So tonight, we are invited to a loser's party. This is not a small event. Our community has a tennis tournament in the winter months, to blast away the doldrums. Anyone can play -- but here's the rub: the better you are, the less skilled your assigned partner will be. This makes for interesting tennis (think, Roger Federer teamed with Phyllis Diller), and as we get towards the finals, big crowds at the tennis court, drinking, betting, cheering.
The invite to this party reads as follows: "Calling all losers! All losers welcome! All potential losers welcome! All winners married to losers welcome!" (For the record, I am not a loser. My partner pulled her calf muscle during our second round match and we had to forfeit. In fact, though we were down a set, we were coming back. That will always be the legend.)
But as I am married to a loser, we will go.
Our hostess delineates potluck responsibilities as follows: If your name starts with A-M, bring an appetizer and cheer. We, with our R and our S, fall into dessert and cheer. My husband requested a replay of a cake that I made last week to send to my step-daughter at college. It is not a "real" cake, so I didn't post it here, but it certainly was something to see, with several tons of glittery sprinkles dumped on it by two enthusiastic 5-year-olds. I am sorry I do not have a picture. Suffice to say, that it didn't last long at all. Even my foodie pals scarfed it down in the car on the way home.
To be frank, for a loser's party sugar seems just the ticket. Plus, I was thinking about some interesting factoids that a friend sent me yesterday, courtesy of Foodlinks America. On January 14, the top trends for 2010, predicted by chefs surveyed by the National Restaurant Association, were leaked. Demand for local produce was number one, followed by locally sourced meats and local beer and wine, respectively. Bite-size mini dishes and half-portions followed, along with healthy kid's plates. Sustainability was up there too.
Sounds perfect. My work here is done.
Except the same newsletter from December 14, just a month ago, details top-selling grocery items of 2009. Soda tops the list, with $12 billion in sales in 2009. Milk is second, then bread and rolls, beer, potato chips, cheese, frozen dinners, cold cereal, wine and cigarettes.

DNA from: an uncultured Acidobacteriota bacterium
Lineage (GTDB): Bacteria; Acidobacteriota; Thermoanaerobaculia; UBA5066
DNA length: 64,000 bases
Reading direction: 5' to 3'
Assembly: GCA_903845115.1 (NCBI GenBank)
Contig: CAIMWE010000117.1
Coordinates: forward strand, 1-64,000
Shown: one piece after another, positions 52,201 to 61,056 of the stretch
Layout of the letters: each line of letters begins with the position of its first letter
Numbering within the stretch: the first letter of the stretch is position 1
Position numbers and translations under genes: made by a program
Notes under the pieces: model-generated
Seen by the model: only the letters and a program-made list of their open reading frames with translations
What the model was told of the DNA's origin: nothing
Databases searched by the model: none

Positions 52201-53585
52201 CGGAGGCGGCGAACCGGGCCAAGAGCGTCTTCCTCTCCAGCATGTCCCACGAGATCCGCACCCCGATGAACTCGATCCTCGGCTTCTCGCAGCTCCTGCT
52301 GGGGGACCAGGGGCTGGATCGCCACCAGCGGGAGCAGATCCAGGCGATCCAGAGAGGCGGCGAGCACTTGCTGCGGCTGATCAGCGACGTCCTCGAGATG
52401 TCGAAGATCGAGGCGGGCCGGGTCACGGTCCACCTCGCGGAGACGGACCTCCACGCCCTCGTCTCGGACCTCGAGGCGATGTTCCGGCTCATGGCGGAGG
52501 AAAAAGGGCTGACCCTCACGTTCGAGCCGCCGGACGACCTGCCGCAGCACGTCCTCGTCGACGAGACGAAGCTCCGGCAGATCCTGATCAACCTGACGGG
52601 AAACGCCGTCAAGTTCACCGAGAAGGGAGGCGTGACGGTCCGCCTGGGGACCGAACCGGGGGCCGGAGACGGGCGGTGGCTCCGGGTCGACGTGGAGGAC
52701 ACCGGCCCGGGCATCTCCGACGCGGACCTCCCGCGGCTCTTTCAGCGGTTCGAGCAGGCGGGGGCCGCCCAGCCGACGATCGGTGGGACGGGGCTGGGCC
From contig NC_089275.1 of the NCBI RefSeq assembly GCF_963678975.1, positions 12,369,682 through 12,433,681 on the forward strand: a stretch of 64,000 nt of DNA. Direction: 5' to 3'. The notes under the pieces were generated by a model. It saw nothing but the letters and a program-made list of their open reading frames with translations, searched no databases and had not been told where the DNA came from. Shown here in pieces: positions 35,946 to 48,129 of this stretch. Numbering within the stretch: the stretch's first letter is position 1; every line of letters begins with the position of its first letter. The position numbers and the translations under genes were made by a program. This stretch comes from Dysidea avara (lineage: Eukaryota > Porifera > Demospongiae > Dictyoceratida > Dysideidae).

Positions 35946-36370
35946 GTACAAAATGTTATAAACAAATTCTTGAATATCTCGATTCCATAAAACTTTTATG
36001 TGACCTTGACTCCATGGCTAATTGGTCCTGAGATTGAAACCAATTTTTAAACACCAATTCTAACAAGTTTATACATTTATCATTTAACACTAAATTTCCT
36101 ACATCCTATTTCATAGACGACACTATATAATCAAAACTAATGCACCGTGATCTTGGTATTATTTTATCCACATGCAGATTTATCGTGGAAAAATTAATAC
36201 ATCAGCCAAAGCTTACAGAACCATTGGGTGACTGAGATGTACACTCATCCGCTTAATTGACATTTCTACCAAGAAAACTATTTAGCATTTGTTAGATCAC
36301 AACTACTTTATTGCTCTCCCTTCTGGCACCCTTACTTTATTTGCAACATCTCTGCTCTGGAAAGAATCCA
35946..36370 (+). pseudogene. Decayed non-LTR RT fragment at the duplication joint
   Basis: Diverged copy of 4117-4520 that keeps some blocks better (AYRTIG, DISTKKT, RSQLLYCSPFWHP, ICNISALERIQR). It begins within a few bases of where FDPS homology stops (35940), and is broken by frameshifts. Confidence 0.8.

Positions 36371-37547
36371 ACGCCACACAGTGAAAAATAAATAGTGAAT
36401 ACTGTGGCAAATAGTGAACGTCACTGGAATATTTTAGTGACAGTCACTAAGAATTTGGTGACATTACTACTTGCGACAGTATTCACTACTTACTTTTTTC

So what's going on? We're going out and demanding raw cheese on our arugula, then coming home to light up, crack a brew and nuke dinner? Is the intersection of consumers and chefs only in the local beer aisle?
Because that makes us all losers. Or maybe we just haven't won yet. What if we could have our cake and eat it too: what happens if I try to make this cake "real?" Or at least, "natural?"
Let's be clear, this cake starts with a stick of butter and a cake mix, and ends with an entire bag of powdered sugar. Just typing that makes my teeth hurt. (The pre-school class went to the dentist this week, and sang him this song: "Brush, brush, brush your teeth, every time you eat. Visit your dentist twice a year for a smile that can't be beat." It even has hand motions which they do with real toothbrushes. I am sure he would have flunked the field trip if they knew about this cake.) Now I don't think I can make it any less sweet -- nor would I want to -- but I set out to see what would happen if I substituted all these ingredients with organic, whole ingredients. And made it gluten free.
(You can check out the original cake recipe, which I got from my Aunt Alice but is also online in detail like crazy at http://2sistersandme.blogspot.com/2007/12/sugar-cream-cake-another-cozy-comfort.html. This is a blog written by sisters in Winchester, Indiana, just miles south of the small town both my parents grew up in, and where my Aunt Alice still lives.)
So I got a gluten free cake mix, and organic butter and cream cheese, and am using Mary Dunbar's eggs. I can't find a sub for the powdered sugar, so that will remain conventional. Here's what happened: it was beautiful. High and light, with a crackly spun sugar top like creme brulee. Okay, sort of. It's not too real. But it sure is good. More sophisticated, more complex, less sugary sweet than the first. A cakier base, with the cream cheese topping oozing gooey beneath the sugar crackle. Of course it didn't have three tons of sugar decorations on it but I think it's more than that. It's still the Midwest, but it's dressed for dinner.
Adapted from Alice Strohl
Preheat oven to 375 degrees
1 yellow cake mix ( I used gluten-free pantry)
1 stick melted butter
1 box powdered sugar
1 package cream cheese
Beat 2 eggs with a fork in 9 x 13 pan. Add cake mix and butter and stir to combine. Spread to evenly coat pan. In a separate bowl, beat sugar cream cheese and remaining egg for 5 minutes with mixer on medium. Do not use a stand mixer as the sugar will not combine. Spread over cake dough. Bake 30 minutes.
The losers will love it.